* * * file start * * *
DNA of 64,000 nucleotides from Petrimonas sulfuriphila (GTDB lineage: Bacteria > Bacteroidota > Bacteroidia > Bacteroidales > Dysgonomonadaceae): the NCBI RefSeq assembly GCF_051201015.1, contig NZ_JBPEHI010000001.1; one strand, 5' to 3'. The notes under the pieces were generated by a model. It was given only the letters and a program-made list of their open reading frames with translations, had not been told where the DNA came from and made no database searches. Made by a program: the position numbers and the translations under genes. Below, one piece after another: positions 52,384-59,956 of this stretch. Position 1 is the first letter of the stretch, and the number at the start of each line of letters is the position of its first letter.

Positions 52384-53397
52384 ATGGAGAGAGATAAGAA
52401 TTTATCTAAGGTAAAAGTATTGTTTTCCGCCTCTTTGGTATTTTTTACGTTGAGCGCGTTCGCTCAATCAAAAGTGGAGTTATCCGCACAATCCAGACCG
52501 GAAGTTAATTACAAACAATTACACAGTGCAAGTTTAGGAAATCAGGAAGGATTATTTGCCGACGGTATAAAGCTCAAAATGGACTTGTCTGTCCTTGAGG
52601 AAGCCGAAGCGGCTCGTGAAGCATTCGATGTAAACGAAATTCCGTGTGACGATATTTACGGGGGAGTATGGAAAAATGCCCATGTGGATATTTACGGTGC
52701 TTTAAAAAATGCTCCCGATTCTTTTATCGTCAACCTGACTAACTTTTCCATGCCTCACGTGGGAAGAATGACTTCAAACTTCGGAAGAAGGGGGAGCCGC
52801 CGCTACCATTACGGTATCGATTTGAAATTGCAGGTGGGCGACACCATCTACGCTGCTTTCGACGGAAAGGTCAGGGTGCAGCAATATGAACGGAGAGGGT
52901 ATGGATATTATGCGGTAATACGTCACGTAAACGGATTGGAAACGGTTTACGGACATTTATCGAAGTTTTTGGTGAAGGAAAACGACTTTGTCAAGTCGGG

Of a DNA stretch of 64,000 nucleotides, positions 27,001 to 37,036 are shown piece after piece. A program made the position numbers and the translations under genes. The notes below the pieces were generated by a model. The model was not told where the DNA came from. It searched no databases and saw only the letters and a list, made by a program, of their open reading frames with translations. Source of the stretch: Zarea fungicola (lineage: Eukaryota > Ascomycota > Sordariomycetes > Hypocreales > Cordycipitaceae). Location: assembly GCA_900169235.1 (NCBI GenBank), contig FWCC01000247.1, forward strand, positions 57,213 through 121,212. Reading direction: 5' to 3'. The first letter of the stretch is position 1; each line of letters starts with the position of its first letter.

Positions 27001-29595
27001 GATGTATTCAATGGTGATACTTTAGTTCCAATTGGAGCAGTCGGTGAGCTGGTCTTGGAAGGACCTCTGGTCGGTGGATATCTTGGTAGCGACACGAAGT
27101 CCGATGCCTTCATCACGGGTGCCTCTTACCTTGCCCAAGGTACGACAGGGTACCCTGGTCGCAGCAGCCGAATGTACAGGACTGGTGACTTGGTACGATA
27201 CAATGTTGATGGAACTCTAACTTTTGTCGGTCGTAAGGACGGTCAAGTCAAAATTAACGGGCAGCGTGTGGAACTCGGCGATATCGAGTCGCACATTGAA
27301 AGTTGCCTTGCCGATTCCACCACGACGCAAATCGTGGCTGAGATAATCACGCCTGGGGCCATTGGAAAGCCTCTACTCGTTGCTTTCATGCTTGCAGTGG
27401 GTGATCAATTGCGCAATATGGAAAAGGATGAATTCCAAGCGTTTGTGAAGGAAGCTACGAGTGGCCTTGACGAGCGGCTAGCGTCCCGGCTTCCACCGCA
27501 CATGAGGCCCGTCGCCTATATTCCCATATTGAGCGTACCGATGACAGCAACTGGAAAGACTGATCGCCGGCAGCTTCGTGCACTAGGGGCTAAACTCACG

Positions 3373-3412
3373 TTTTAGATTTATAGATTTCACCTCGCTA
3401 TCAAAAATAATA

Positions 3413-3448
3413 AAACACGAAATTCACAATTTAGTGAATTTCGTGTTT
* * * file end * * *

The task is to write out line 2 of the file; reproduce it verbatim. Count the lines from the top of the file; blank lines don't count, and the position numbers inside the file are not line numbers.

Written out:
Positions 52384-53397